The call to be the salt of the earth and the light of the world is not something extra we do as a favour to God.  On the contrary, being the salt of the earth and the light of the world is a favour primarily for ourselves and then for others.   Jesus asked us, “If salt becomes tasteless, what can make it salty again?”   He also said, “No one lights a lamp to put it under a tub; they put it on the lamp-stand where it shines for everyone in the house.”  The failure to be an influencer in the lives of others, whether as salt or light will ultimately make us lose our saltiness and dim our light.  The truth is that when we do not make use of what we have, we will eventually lose them.  When we do not exercise our brains, by doing serious thinking, reflection, planning, and writing, eventually our brain cells will die.  When we do not exercise our bodies, our muscles become weak and our organs will malfunction.  When we do not make use of our talents, we will eventually lose our skills.  So by not spreading our faith and living the gospel life, we will become complacent and eventually lose faith in Jesus and live a life of mediocrity.

However, the most tragic consequence of not witnessing to the Lord and living an exemplary Christian life is being absorbed by the world.  Either we change the world or the world will change us.  There is no neutrality in faith.  If we do not say anything or speak out against evil and injustices, then what is wrong and evil will become the norm of the day.  So we must consider carefully the consequences of not being witnesses to the gospel life.   Indeed, secularism has seeped into the life of our Catholics.  Although many might be going to church, their values are that of the world.  Nominal Catholics are baptized pagans.  It is a matter of time before their faith turns to indifference and hostility against the Church!

So how can we do this if not by witnessing together as a people!  Elijah who was not afraid to stand up against King Ahab and the rest of the Israelites for abandoning Yahweh and the Covenant, was in turn blessed and protected by the Lord.  We, too, must not be afraid to be different from the world so that the light of Christ can shine in and through us.  We cannot evangelize alone because the world will overcome us when we are alone.  However, if we go together as a community, then we become a potent force in the world.  It is not so easy for the world to put us down if we stand up together in faith.  We must support each other in faith and in love.  Unless we are united as brothers and sisters, the world will not take us seriously.   Many have left the Church not because we have not witnessed to Christ but because we have more nominal Catholics who are counter-witnesses.  By their lives, they tell the world that their faith does not make a difference in their lives.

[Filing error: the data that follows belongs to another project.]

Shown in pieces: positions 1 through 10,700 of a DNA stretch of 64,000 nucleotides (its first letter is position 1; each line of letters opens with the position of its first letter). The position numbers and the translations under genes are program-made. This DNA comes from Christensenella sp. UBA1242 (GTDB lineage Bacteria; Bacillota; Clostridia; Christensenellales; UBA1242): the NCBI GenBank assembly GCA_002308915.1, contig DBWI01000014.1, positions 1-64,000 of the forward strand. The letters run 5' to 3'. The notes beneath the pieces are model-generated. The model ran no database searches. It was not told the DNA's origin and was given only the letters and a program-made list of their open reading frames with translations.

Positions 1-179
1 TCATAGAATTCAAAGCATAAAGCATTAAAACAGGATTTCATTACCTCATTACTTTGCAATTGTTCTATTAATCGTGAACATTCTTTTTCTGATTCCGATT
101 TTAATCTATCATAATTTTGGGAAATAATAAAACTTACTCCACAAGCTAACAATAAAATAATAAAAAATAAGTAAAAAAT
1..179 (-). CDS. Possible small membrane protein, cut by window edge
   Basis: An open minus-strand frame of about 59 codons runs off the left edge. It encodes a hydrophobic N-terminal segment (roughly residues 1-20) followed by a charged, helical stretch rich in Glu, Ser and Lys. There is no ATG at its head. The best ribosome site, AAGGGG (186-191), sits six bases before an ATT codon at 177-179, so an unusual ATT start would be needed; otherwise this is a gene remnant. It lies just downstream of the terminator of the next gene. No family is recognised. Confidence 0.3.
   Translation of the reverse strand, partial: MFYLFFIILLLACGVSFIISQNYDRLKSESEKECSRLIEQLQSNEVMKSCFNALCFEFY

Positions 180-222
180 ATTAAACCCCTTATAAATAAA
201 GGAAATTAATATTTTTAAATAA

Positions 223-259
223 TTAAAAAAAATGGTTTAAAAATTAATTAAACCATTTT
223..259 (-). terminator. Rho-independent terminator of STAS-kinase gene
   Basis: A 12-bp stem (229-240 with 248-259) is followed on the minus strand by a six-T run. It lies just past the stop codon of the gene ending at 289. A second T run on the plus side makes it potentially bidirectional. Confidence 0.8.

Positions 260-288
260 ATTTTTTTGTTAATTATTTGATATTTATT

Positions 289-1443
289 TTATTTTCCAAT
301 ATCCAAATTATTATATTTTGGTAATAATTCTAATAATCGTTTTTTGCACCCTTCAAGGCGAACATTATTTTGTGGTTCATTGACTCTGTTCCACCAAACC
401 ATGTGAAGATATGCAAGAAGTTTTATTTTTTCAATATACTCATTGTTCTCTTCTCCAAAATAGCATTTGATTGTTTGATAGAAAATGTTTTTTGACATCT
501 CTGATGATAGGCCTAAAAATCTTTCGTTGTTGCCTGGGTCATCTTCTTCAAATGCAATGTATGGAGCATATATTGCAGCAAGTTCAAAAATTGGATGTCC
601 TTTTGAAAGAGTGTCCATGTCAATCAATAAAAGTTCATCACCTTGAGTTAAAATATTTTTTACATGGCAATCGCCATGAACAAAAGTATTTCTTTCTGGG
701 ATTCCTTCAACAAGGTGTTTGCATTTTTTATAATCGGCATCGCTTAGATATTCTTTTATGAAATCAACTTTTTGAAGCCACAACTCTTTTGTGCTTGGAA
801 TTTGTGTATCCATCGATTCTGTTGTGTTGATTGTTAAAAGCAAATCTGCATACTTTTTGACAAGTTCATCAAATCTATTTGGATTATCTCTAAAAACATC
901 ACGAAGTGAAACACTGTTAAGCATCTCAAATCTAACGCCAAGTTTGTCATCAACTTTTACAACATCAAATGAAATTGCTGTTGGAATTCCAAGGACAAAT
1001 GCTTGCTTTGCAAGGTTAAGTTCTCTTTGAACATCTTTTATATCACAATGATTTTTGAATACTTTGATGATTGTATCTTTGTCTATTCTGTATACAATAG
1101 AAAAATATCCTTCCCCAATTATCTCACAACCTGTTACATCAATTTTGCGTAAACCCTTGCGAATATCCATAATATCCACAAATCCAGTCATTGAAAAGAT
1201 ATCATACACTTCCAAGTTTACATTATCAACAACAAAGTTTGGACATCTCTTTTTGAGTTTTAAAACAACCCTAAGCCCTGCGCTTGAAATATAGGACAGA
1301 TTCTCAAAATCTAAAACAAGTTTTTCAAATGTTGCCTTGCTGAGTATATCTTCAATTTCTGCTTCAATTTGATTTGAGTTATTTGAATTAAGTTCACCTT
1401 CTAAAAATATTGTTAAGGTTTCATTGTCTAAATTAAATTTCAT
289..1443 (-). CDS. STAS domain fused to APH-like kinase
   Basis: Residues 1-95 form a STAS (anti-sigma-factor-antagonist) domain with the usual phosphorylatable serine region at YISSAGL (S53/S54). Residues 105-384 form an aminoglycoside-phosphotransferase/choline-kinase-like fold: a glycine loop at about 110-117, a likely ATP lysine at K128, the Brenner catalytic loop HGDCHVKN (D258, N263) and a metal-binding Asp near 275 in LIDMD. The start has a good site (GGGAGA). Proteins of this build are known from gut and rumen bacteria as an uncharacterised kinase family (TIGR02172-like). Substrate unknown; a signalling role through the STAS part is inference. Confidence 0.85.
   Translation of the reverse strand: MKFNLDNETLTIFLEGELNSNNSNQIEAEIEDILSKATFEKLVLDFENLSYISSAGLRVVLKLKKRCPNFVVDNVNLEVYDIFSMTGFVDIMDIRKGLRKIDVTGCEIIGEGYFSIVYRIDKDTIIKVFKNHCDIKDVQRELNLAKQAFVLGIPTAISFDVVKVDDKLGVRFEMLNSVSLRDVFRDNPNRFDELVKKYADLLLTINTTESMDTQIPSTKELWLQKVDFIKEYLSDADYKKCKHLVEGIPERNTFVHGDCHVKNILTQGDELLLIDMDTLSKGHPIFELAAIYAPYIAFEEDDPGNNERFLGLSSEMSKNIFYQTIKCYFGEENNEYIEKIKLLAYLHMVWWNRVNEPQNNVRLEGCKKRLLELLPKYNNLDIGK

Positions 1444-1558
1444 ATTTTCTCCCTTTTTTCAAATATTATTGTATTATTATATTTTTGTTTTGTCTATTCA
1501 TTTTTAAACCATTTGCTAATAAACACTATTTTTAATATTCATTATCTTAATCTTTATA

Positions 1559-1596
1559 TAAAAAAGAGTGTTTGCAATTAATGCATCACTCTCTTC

So, we must be like Elijah and the widow at Zarephath who revealed the face of God to each other.  The psalmist inquired, “‘What can bring us happiness?’ many say. Lift up the light of your face on us, O Lord. You have put into my heart a greater joy than they have from abundance of corn and new wine.”  Indeed, Elijah showed the face of God to the widow by providing her abundance of water and food and later bringing her son back to life.   God also made use of the widow to show His face to Elijah by providing him with water, food and lodging during the time of drought and famine.  It was the faith of the widow who gave all she had to Elijah that inspired him to have faith in God who provided for him.  Let us, therefore, continue to salt each other and be the light for each other so that none of us will lose hope.

Written by The Most Rev William Goh, Roman Catholic Archbishop of Singapore © All Rights Reserved

Best Practices for Using the Daily Scripture Reflections
  • Encounter God through the spirit of prayer and the scripture by reflecting and praying the Word of God daily. The purpose is to bring you to prayer and to a deeper union with the Lord on the level of the heart.
  • Daily reflections when archived will lead many to accumulate all the reflections of the week and pray in one sitting. This will compromise your capacity to enter deeply into the Word of God, as the tendency is to read for knowledge rather than a prayerful reading of the Word for the purpose of developing a personal and affective relationship with the Lord.
  • It is more important to pray deeply, not read widely. The current reflections of the day would be more than sufficient for anyone who wants to pray deeply and be led into an intimacy with the Lord.